Life List

One woman’s quest to see as many of the world’s birds as possible.

Life List: A Woman’s Quest for the World’s Most Amazing Birds By Olivia Gentile Bloomsbury 345 pp., $26

For language lovers, it is one of life’s pleasures to encounter those whose names match their professions: Margaret Spellings, the former Secretary of Education; Major Major; John C. Flood, plumber.

The names suggest the pull of destiny. We can easily imagine Rev. Lord’s inevitable slog to the monastery or the pressure of being called Larry Brilliant. (Thank goodness he succeeded).

And then there are those who must be coaxed into their destiny. For 34 years, the only thing that suggested Phoebe Snetsinger would become a celebrated bird-watcher was her name.

“Phoebe” was given to her by her parents, a librarian-turned-housewife and an advertising magnate, because they thought it sounded nice. “Snetsinger” came from her husband, Dave, an Illinois farm boy who eventually climbed the corporate ladder at Purina, specializing in – of all things – chicken feed.

After graduating Phi Beta Kappa from Swarthmore, Snetsinger stayed home with the couple’s four children, a dedicated but dissatisfied mother who might have served only as a cautionary tale for feminists if, one day in 1965, she hadn’t encountered – in her own backyard – a Blackburnian Warbler.

Snetsinger’s very ordinariness is part of the charm of Life List, Olivia Gentile’s provocative biography of an amateur ornithologist.

If Snetsinger were a bird she’d be small and brown, with bright eyes and a determined, pecking beak. Most people would probably overlook her, but an experienced bird-watcher (or, as those in the business prefer, “birder,” since it sounds more active) would recognize her origins and destination, the distinct pitch of her voice, and the environment in which she thrived.

Which is exactly what Gentile does: Just as Snetsinger meticulously researched and recorded information about the more than 8,000 birds she eventually identified, Gentile gives us Snetsinger, an individual rendered interesting through close examination and a consideration of the species she represents.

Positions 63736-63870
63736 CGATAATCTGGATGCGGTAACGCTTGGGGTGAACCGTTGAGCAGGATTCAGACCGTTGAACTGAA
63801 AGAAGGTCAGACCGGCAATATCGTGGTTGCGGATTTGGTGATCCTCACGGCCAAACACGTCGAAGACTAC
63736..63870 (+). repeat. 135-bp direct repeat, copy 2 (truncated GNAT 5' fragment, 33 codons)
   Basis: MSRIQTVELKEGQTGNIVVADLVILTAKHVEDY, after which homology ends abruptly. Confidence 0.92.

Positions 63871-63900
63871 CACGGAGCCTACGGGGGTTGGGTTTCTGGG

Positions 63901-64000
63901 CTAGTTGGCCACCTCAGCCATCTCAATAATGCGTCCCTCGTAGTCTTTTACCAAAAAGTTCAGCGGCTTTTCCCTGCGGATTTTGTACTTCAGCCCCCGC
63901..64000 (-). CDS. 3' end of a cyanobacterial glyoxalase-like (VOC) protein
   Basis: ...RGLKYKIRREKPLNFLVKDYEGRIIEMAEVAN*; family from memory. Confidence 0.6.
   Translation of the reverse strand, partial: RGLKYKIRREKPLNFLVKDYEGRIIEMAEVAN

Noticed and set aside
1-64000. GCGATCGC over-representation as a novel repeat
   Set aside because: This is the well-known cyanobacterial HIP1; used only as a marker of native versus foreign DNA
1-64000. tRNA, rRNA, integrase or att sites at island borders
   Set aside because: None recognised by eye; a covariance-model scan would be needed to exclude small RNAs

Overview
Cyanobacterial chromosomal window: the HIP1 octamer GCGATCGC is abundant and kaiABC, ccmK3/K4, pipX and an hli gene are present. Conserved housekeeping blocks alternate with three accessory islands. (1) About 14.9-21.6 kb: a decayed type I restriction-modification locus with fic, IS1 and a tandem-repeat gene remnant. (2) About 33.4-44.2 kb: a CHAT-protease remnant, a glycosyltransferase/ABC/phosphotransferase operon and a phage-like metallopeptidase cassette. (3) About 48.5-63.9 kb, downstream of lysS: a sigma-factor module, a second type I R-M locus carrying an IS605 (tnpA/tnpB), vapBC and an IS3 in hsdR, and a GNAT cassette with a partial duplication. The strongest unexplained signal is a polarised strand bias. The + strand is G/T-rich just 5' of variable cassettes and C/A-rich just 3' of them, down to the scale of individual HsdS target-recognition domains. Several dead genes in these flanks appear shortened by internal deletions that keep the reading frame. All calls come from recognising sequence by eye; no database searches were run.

Shortly after that 1965 encounter, Snetsinger joined a bird-watching club in Missouri, where her husband was transferred. Initially she enjoyed the camaraderie as much as the birding, and she liked being in nature and learning something new every day.

As the children grew and her husband progressed in his job, Snetsinger started keeping a “life list” – a tally of each kind of bird she’d seen. At the time, birding was becoming increasingly popular, but few women pursued the hobby seriously; likewise, Snetsinger balanced her pastime with her family life.

Then, at the age of 49, she was diagnosed with cancer and given a year to live. Suddenly, her appetite for adventure and achievement knew no bounds.

As it happened, she did not become ill. Instead she lived to throw herself into birding, traveling to every continent, and braving cannibals, earthquakes, and bandits on her quest to compile the field’s longest tally of birds seen.

Although it forms the spine of the story, Snetsinger’s drive to catalog bird sightings may not be enough to sustain the lay reader’s attention. (Bird enthusiasts, however, may well be enthralled. In addition to being extremely accomplished, Snetsinger was apparently also generous in her knowledge and served as a mentor and hero to many in the field.)

To add drama to the story, Gentile – a former journalist – also reports incidents from trips taken by other birders that illuminate the risks of birding and hint that Phoebe’s competitiveness may often have trumped her good judgment. Most important, Gentile also keeps another version of a Snetsinger’s life list: a tally of the family events that she missed by birding and the relationships that suffered for her lack of attention.

The rigor that Gentile brings to documenting the costs of ambition would be unusual in the biography of, say, a successful man. (Snetsinger’s father, for example, was consumed by his career).

Also rare but welcome is Gentile’s matter-of-fact mention of how other birders acquired the money to travel or what they did with their kids when they were away. Not surprisingly, many of the top birders were men, and most had early business successes and wives who stayed behind to maintain the home.

That Snetsinger flew the coop was both a point of pride and a point of friction for her family, and Gentile does not cast judgment but simply describes what she sees. By documenting the tension between the obligation to others and the obligation to oneself, Gentile has written a book as much about the life of women as about a woman’s life.

Kelly Nuxoll is a freelance writer in Washington, D.C.

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